The other day CBS MoneyWatch posted the video from the interview they did with me last month when I was in Manhattan with Greta. It feels odd to be in the post-phobic phase of my occasional TV life; I’ve been battling irrational levels of performance anxiety since I ran for Secretary in junior high school and found to my everlasting surprise that I was scared stiff to get up there and make my little speech. Sometimes I think the entire reason I was meant to write and publish “Office Mate” with Helaine was to conquer this particular nut—that’s it. I’d be embarrassed to still be discussing the topic of office romance on camera except that every time I do it, it helps to convince me that my comfort level on The Early Show this winter wasn’t a fluke.
Post-phobic or not, I can’t watch myself on any of these spots more than once, with one eye closed and my body turned away from the television curled half in a ball. It causes me physical pain. I’ve always thought I look exactly like a Muppet, but on TV I’m convinced the effect is magnified times two. Also, I am entirely too much myself and I'm not sure that's a good thing. It’s moments like this I actually ache for my dad; he died before I ever appeared on national television. I can’t even imagine what he would say, except that it would be the precisely correct thing—the thing that somebody who is profoundly proud of you would say. Boy, his spirit is so gone from the waystation between life and death; I just tried to conjure up a sentence from him and I came up with nothing.
How funny—when I started this post I wasn’t thinking about my dad at all and I wouldn’t have guessed for a second it would end up being about him.


A Whiter Shade of Paleface—Monday, July 12, 2010

I truly welcome Bishop’s high-desert heat, but the fact that we are 4,000 feet closer to the surface of the sun must be acknowledged as an issue. It is impossible to keep ahead of its rays here. There is no goop goopy enough, no SPF high enough. Every day I can I swim 2500 yards in the hot springs pool, and by the end my white ass is red and there are Speedo straps tattooed onto my shoulder blades. I can practically hear the noise as my freckles pop out and my hair is bleaching to the childhood tone that got me nicknamed “albino” and made me wish I looked like my mother or Sharon, with their rich chestnut hair, eyes, brows. I wonder if people think I am one of those fortysomething women who has no idea how ridiculous she looks with her hair dyed such a tacky shade, but I figure my yellow eyelashes might make them take it back. I look like a kid with crow’s feet.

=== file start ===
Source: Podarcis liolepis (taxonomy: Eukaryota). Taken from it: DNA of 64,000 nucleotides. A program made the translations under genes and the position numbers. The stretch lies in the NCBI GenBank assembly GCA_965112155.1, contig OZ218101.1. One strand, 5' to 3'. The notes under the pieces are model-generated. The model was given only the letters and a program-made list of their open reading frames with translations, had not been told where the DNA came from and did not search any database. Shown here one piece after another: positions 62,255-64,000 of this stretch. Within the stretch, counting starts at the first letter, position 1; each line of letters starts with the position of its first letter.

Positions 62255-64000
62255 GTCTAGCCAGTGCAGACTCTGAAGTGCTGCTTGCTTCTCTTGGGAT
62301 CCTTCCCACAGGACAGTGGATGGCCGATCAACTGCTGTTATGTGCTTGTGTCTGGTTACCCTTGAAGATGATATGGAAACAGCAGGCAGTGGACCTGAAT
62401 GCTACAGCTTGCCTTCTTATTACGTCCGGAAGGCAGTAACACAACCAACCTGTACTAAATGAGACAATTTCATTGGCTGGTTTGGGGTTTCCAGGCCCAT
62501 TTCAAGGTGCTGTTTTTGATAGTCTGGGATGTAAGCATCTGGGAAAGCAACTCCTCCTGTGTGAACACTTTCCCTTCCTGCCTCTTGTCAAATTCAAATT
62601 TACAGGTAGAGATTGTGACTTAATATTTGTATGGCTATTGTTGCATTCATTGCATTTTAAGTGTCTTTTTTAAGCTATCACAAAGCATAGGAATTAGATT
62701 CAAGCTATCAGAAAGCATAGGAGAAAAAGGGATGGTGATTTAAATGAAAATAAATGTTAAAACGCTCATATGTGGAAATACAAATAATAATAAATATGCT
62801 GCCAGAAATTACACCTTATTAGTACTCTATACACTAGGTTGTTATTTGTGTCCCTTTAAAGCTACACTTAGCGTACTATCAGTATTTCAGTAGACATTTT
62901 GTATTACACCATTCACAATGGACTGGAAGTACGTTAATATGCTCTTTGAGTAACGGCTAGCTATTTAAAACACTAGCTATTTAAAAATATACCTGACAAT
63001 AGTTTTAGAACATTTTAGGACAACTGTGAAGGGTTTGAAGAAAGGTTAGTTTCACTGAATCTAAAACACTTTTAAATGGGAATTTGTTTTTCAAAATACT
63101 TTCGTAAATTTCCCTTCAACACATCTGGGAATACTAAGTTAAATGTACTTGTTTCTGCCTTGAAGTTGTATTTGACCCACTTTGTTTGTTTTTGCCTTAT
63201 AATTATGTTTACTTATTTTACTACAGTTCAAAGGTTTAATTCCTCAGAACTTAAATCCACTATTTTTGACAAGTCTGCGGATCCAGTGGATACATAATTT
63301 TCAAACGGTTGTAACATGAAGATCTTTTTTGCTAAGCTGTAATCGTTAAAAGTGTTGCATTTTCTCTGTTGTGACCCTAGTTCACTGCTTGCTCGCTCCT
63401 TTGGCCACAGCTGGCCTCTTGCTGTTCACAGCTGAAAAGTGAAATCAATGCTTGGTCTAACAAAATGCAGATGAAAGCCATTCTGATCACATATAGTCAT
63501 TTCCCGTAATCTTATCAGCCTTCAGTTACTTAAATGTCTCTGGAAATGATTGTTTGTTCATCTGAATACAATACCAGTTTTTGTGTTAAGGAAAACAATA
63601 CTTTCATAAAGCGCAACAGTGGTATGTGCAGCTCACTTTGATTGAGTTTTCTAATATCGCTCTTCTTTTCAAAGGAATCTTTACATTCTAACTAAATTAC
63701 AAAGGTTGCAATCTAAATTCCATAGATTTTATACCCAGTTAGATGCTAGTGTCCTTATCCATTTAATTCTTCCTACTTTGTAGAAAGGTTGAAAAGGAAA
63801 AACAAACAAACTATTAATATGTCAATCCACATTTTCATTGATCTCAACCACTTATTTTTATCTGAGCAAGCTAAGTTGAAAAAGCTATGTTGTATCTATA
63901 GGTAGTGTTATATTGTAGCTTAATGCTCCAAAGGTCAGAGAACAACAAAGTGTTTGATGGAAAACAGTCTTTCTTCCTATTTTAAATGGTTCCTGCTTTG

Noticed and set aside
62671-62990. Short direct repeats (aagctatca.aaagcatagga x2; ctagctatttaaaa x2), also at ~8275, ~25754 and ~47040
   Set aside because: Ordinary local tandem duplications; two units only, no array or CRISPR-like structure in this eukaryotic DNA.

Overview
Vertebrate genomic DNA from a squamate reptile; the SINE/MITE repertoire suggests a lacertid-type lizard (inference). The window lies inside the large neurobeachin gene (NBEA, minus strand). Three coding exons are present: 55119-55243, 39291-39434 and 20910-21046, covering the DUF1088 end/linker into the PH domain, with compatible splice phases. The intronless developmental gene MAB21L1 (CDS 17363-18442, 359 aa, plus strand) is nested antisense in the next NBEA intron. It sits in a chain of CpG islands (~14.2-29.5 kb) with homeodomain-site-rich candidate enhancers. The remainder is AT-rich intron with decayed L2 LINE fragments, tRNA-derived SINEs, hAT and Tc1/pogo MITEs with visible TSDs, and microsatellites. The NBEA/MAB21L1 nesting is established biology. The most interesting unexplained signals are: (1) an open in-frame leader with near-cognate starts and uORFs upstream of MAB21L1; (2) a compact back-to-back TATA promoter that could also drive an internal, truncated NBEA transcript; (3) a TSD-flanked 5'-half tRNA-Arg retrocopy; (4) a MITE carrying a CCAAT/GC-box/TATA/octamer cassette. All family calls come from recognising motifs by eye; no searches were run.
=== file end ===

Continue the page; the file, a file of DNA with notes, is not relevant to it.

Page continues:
Over the weekend we had a bit of what would appear to be sunburn-mitigating weather. The sky is so Montana-big that you can see cloud systems miles away. Over White Mountain, which Tom and I climbed the last summer we were here, there was a film of virga that made me wish I was up there, even though any weather at all on White Mountain means lightening that threatens to zap the tallest thing on its moon-like landscape, which is usually me. Our friend Bryan, whom Ava renamed Franklin, was visiting just for a day, so I drove him deep into the mountains to Lake Sabrina anyway and we took our chances. The clouds threw shadows on the still-snowy peaks and the waterfalls ran hard and fast like I’ve never seen them. We ate pie and french fries in that order and watched the storm system advance and retreat until it threw up its hands and let streaks of yellow break through. By the time it was sunny and we were ready to walk out onto the dam, Ava declared the breeze too chilly and we got into the car. When I arrived home and glanced at a mirror, my nose was as red as a clown’s. I must have stared at it for a good 30 seconds; I have absolutely no idea how it got that way.


A Cathedral of Trees—Sunday, July 11, 2010

If I had a church, it would be Schulman Grove in the Bristlecone Pine Forest of the White Mountains, where the oldest living organisms on the planet twist toward the sky at 10,000 feet. I would be closer to The Force there, and I would ask it to explain a thing or two to me. If it were silent I would understand. I wouldn’t know what to say to me right now either, except: Behold these 4,700-year-old trees and put aside your questions long enough to stand in awe, you self-involved snert.